Arrest Warrant

A friend of mine (cliche, but I’m being serious here) has a warrant out for his arrest for failure to appear in Virginia. He says that there was a website that had his info (name, case number, that it had been moved to a fugitive file). He found it by typing his name into Google. Now it’s gone and he thinks the warrant is magically non existent. I told him it doesn’t work that way but I honestly don’t know much about the criminal justice system. Warrants stick around forever, right? Until you’re arrested?

Arrest warrants don’t expire. I wonder if the website was legitimate.

It doesn’t sound like your friend is the sharpest knife in the drawer. If he is worried about it, he can call the state of Virginia and find out. Or just go back and get stopped for running a stop sign or something. That would work too.


It appears that in a few jurisdictions, warrants for minor offenses MAY be allowed to expire. However, one should assume that the warrant remains active forever.

If he knows the county where the warrant issued, he could call their warrants division and ask if the warrant exists, which where I live is part of the county sheriff’s department.

Maybe he once forgot to return a Tom Green VHS tape.

Quite true. It depends on the offense and the jurisdiction.

These private databases and pay sites are of dubious accuracy. I know when we ask our dispatchers if someone has warrants it takes a while to check NCIC, state traffic warrants and state criminal warrants. And that is going straight to the source.

What if the offense for which the arrest warrant was issued has gone beyond the statute of limitations? Is the warrant still valid?

Unless your friend has some reason to believe the cops may actually be looking for him, my first guess is that it is a scam.

Oh well the search engines do respond to “thats libeling or slandering me” type requests,
so its unclear that the disappearing data disappeared because it was false, or disappeared because it was true or disappeared because it was stolen.
There are official sources. But of course what if they forget to load 57% into database, the omitted warranted aren’t actually invalidated, its just not there in that particular database for someone to find.

But see here… a city puts violent criminals up and many failure to appear warrants…

Don’t worry , I did just guess a letter to look at.
If he really wants to be sure, then he should request his virginia record. or maybe cheaper and faster to request his record from the city … Although I guess that might be a bit difficult as they may want to see him in Virginia…
or need his current address etc.

Maybe engage a lawyer ? Or just buy a one way ticket to Virginia and say hello ?

There is no ‘hide and seek’ rule, where you can run from the cops and escape the crime if you hide out long enough - the time on a statute of limitations doesn’t run if there’s a legal process that you’re avoiding. If the warrant is for failure to appear like in the OP, then there isn’t any statute of limitations, because you’re still committing the criminal act of not showing up to court as ordered; you don’t stop committing failure to appear until you actually appear (or contact the court and sort it out if it’s something minor).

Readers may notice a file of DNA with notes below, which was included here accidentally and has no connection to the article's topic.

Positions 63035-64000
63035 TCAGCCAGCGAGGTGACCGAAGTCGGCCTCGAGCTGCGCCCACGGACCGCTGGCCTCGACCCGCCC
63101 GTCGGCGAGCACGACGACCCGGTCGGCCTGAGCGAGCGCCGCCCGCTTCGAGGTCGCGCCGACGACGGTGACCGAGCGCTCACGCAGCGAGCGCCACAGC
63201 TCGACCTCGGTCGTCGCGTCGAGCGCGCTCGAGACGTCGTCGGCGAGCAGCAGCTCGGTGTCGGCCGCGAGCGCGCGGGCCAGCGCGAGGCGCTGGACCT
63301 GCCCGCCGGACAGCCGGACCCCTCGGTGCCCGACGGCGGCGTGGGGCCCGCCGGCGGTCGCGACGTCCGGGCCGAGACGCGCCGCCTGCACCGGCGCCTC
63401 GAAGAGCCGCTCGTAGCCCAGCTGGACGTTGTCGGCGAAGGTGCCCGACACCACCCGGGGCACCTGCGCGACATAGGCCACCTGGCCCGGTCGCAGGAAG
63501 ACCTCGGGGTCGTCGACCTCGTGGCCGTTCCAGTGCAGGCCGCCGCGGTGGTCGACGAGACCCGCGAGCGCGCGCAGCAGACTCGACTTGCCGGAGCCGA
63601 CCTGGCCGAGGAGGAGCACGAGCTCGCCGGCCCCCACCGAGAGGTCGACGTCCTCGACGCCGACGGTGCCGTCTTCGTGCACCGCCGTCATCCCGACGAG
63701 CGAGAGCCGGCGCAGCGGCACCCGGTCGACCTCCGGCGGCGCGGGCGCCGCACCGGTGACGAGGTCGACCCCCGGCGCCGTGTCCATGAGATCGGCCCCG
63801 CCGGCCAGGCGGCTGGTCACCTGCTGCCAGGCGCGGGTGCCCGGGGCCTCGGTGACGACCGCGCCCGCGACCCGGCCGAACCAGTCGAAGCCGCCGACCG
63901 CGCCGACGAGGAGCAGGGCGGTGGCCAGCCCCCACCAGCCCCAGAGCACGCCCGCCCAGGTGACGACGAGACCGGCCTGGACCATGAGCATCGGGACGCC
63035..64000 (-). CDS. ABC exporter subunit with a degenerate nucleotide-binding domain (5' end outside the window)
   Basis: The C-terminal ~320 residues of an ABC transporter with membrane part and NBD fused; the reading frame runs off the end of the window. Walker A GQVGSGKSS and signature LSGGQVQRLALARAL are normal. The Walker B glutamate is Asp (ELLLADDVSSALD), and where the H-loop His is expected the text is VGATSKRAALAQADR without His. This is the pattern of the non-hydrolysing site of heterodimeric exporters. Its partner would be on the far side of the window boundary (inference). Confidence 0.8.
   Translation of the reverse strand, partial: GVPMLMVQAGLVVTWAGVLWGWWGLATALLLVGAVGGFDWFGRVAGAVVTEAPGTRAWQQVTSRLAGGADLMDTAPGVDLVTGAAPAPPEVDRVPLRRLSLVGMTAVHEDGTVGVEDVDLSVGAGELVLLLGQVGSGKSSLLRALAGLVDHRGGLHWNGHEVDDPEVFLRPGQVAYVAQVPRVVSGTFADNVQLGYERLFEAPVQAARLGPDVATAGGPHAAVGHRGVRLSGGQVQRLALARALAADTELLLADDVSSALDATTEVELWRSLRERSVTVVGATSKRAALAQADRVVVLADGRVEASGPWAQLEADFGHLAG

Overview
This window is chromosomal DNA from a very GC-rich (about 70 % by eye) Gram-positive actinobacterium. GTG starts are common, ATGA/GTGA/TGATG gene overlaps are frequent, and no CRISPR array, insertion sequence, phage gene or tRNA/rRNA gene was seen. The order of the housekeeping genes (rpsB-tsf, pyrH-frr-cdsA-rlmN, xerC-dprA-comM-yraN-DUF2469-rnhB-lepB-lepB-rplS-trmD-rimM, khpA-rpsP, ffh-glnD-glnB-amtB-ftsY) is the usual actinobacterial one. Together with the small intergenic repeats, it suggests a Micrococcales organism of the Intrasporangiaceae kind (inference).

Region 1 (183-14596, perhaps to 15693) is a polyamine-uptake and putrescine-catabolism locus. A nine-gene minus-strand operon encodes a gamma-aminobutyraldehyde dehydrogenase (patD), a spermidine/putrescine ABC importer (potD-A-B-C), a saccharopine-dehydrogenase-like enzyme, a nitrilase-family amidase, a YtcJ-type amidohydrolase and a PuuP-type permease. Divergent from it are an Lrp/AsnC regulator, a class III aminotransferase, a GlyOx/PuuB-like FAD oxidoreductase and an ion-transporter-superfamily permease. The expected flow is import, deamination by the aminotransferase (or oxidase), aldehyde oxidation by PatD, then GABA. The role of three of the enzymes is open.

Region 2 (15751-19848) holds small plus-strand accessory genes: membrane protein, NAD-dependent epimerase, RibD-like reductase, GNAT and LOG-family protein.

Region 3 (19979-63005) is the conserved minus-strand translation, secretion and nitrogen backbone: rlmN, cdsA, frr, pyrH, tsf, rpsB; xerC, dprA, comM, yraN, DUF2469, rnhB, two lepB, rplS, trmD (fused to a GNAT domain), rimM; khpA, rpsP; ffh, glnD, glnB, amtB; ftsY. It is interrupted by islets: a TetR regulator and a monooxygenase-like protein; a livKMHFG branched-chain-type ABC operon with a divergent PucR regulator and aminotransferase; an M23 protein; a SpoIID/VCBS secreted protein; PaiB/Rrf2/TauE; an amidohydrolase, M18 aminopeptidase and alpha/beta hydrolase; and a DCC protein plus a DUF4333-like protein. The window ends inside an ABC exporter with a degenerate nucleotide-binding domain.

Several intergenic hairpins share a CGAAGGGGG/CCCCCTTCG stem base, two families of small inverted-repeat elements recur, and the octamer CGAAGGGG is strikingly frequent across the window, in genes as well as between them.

If it is fresh warrant, meaning it is for the original charge that was never served, it is not for failure to appear. The principle here is that the statute of limitations pertains to how many years you have to build a case and have probable cause for a warrant. The clock stops ticking when the warrant is issued. Many jurisdictions recognize that it becomes increasingly hard to get a conviction the longer it is so warrants for minor offenses may disappear by statute. But not everywhere.

This seems to be a trend among the so called “background check” websites that seem to be all over the web these days - if someone does a search for what it somehow recognizes as a person’s name then these sites will return results implying that said person has legal issues in a location relevant to that person’s life in order to get them to purchase a subscription out of urgency. I’m not trying to imply that your friend is automatically in the clear but, at a minimum, a smell test is in order. Also, I’ve experienced the same lags that Loach refers to when conducting background checks when working in the legal profession, and bear in mind that this was utilizing privately owned services available to private practice lawyers, not the original sources that he has access to (he works as a LEO in some capacity, I believe).

As far as I know, an arrest warrant lasts forever unless it’s specifically cancelled. I know of a guy who was arrested on a sixteen year old warrant (and he was arrested in Arizona on a New York warrant). I probably signed a couple hundred warrants when I was working; I’ve been retired for years and they’re still in effect.

Or according to the latest SCOTUS ruling being discussed, just walk across a parking lot.